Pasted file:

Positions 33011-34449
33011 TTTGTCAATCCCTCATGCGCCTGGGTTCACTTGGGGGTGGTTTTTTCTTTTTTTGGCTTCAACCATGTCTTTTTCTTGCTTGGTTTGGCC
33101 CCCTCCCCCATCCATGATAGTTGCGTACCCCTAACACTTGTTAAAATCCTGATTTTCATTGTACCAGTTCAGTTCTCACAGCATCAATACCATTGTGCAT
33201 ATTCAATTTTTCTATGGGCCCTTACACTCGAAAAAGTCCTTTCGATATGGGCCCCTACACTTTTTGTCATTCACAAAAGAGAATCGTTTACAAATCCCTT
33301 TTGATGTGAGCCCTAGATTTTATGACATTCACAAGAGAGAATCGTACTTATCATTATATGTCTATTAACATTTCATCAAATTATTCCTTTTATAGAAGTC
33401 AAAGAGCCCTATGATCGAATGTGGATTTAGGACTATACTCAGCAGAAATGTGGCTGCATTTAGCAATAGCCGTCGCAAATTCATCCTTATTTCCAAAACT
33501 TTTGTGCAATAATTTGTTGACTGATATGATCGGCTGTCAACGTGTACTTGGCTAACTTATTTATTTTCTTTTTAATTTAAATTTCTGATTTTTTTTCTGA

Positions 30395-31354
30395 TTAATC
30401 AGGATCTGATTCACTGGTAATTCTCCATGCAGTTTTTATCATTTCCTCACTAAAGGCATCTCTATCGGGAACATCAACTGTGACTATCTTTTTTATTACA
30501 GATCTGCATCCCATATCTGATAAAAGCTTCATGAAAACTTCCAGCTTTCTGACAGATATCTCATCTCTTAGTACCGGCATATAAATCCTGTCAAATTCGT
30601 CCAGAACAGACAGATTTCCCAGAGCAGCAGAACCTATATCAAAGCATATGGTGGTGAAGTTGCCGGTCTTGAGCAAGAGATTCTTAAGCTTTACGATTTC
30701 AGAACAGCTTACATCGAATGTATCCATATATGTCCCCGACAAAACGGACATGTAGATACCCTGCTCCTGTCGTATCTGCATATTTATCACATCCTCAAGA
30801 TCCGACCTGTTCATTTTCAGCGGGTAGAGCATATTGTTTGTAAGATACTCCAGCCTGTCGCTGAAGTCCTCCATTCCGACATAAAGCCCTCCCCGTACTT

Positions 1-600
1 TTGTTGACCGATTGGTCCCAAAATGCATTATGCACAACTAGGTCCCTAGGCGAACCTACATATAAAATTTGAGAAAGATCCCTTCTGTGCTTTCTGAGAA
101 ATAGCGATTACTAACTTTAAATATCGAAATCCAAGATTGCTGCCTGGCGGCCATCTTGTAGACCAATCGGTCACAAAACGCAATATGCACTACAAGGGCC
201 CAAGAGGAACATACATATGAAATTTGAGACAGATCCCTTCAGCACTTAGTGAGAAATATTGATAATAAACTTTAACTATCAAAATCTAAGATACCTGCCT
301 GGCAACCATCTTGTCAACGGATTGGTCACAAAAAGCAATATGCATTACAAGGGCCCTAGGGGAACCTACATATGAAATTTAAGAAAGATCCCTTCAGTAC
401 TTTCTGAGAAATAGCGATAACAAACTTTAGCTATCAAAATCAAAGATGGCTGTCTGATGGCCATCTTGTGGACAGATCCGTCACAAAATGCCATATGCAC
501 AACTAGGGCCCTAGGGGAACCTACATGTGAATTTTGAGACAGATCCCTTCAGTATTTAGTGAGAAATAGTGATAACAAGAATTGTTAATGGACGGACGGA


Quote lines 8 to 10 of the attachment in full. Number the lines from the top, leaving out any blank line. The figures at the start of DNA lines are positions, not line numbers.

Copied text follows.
Positions 30395-31354
30395 TTAATC
30401 AGGATCTGATTCACTGGTAATTCTCCATGCAGTTTTTATCATTTCCTCACTAAAGGCATCTCTATCGGGAACATCAACTGTGACTATCTTTTTTATTACA